Determining the risk factors positively associated with concert violence is challenging, but studies suggest many opportunities for intervention in an attempt to reduce the incidence and seriousness of concert violence.
Better data collection and reporting
Venues must do a better job of anticipating and planning for violent audience behaviors. (Janchar, 2000) To this end, public health must do a better job of collecting and disseminating data. A national database on concert violence should be established to allow venue owners to identify acts whose performances are regularly accompanied by violence. Reporting of incidents should be mandatory for all venues, regardless of size; however, as an interim step, venues should be contacted regularly by local health department employees for oral reporting. This database would allow alerts triggered by trends in concert violence surveillance, not unlike infectious disease.
No more general admission
While no study explicitly identified general admission policies as being positively associated with concert violence, several alluded to its role in increased crowd density and formation of mosh pits. (Milsten, 2003) It also bears mentioning that in the aftermath of The Who's Cincinnati tragedy, general admission concerts were banned in the city for almost 25 years. In addition, venues should be cautioned about selling beyond capacity, and should be subject to random fire marshal inspections.
Keep to schedule
The Cincinnati tragedy is raises an important issue about scheduling and communication. Venues should advertise times at which doors will open, as well as times at which each performer will take the stage, and then adhere to the schedule. Potential delays should be clearly communicated to audiences to squelch rumors.
The additional cost may be prohibitive, but all venues should utilize professional security services. (Chapman, 1982) Furthermore, venue management should insist that security services provide accurate documentation of all violent incidents.
Onsite medical care
Onsite medical care should be required for all large concerts and multi-day festivals. Smaller venues should be required to have a specified proportion of employees certified in first aid.
Venue should plan and coordinate with local law enforcement and emergency departments to draft procedures for transporting injured concertgoers. (Chapman, 1982)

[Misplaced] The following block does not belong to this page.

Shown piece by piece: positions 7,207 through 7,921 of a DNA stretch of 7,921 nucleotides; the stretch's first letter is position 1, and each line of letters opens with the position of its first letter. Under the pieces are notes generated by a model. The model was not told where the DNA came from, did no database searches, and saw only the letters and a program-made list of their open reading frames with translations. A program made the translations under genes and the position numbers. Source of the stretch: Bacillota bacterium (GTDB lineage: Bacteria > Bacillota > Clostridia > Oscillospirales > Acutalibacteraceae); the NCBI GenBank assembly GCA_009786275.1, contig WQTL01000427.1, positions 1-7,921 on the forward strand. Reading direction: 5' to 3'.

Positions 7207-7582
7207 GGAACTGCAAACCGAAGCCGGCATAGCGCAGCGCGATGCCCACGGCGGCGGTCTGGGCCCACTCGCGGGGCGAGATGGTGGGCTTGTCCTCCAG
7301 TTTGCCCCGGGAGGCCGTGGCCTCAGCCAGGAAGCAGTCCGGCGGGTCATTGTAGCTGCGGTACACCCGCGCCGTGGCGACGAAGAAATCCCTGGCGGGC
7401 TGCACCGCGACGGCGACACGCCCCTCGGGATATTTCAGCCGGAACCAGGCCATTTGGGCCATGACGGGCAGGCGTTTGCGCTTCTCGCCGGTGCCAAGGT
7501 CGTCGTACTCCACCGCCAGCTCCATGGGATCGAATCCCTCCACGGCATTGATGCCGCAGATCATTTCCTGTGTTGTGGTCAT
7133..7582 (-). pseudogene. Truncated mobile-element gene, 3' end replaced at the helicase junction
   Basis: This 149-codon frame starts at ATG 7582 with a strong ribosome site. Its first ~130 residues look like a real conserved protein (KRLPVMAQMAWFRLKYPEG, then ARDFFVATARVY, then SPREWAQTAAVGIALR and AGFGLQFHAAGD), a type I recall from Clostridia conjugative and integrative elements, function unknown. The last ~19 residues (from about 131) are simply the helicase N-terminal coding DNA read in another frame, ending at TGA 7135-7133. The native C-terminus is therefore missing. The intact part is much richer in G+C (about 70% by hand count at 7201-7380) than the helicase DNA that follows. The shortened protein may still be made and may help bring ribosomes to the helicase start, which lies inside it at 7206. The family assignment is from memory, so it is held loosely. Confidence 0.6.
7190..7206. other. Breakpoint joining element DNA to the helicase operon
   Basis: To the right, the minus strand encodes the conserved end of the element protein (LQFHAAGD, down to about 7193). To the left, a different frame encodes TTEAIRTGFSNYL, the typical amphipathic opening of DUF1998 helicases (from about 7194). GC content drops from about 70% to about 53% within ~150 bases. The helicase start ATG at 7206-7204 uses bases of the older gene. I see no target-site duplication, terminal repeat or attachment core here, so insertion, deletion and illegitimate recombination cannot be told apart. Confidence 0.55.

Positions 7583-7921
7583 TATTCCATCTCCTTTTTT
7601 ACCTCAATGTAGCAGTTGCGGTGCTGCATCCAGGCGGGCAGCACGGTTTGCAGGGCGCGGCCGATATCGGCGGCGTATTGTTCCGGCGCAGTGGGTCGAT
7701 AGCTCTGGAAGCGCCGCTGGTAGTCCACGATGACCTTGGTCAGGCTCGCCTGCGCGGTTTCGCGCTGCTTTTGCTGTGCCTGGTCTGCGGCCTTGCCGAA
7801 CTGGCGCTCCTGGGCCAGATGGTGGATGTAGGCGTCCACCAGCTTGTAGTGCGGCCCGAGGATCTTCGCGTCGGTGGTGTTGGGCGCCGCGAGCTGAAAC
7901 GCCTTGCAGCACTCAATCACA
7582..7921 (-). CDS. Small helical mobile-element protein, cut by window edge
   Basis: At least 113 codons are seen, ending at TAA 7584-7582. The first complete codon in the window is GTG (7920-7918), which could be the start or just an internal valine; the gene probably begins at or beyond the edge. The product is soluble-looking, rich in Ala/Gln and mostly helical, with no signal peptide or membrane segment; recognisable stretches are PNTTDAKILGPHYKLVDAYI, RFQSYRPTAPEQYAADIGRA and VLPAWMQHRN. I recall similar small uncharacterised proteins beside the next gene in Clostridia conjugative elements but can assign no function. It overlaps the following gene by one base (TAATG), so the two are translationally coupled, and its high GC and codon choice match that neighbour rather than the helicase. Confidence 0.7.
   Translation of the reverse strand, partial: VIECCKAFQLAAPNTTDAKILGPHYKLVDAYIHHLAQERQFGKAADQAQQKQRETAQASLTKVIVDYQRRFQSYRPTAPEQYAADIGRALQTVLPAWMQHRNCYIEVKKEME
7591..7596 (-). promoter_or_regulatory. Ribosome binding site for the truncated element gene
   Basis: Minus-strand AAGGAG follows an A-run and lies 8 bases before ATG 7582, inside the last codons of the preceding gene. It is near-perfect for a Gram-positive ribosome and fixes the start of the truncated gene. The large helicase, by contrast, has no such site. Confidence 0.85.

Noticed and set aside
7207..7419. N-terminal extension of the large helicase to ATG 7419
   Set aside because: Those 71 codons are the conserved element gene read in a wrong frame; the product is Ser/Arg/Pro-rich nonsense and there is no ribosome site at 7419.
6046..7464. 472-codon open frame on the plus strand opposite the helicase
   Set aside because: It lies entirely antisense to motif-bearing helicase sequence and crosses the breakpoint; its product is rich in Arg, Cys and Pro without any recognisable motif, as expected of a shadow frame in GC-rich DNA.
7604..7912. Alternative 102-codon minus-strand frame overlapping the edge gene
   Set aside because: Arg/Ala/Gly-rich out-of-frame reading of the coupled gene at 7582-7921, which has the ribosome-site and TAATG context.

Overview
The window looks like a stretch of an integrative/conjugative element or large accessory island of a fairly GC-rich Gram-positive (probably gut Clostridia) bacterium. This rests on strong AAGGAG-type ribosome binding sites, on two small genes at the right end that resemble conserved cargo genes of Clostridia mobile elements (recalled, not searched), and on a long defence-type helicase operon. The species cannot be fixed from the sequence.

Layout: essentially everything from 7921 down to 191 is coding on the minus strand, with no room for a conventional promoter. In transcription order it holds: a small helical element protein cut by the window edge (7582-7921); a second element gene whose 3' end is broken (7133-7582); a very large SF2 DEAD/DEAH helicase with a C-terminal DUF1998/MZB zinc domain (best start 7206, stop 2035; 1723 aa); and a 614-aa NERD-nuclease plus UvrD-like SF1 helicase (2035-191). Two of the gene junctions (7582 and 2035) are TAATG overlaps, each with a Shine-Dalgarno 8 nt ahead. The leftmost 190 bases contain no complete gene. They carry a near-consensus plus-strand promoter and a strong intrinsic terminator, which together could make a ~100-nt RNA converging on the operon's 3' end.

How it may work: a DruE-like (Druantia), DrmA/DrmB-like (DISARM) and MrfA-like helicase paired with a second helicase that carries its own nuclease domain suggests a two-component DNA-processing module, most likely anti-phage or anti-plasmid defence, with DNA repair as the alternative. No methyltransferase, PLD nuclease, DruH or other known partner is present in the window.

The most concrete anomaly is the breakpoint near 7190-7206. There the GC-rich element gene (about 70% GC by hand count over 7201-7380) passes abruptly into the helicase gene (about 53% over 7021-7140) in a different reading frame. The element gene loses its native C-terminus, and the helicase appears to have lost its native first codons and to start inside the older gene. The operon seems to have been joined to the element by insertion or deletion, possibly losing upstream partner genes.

Limiting Drug and Alcohol Use
The majority of existing studies of concert violence acknowledge the suspected contribution of alcohol and drugs; however, none have attempted to assess it directly. Given the documented association of alcohol and drugs with aggressive behaviors, venues should observe strict policies of denying admittance to/not serving obviously intoxicated individuals, as well as removing intoxicated individuals at the first indication of violent behavior.
Multiple studies identified thrown projectiles as a major risk factor, and one which could easily be attenuated by limiting promotional giveaways and serving drinks in small, lightweight cups. (Hewitt, 1996; Milsten, 2003)
Given the research on the association of volume and aggressive behavior (as well as physiological conditions such as tinnitus), venues should take steps toward reducing volume levels.
Teaching safer moshing
As long as "heavy" music and general admission policies exist, so will aggressive audience behaviors. Following the deaths at the 2000 Roskilde Festival, crowdsurfing was banned at the majority of European festivals. If moshing and crowdsurfing policies cannot be banned, or policies not enforced, it may be beneficial to put the burden on concertgoers themselves. To this end, artists such as Ian MacKaye of Fugazi and Minor Threat and Billy Corgan of Smashing Pumpkins have been known to address the risks of moshing during shows. Furthermore, if concert violence is recognized as a problem, resources such as Paul Wertheimer's Can Moshing Be Made Safer? might make "mosher-friendly" techniques more popular. (Wertheimer, 1995)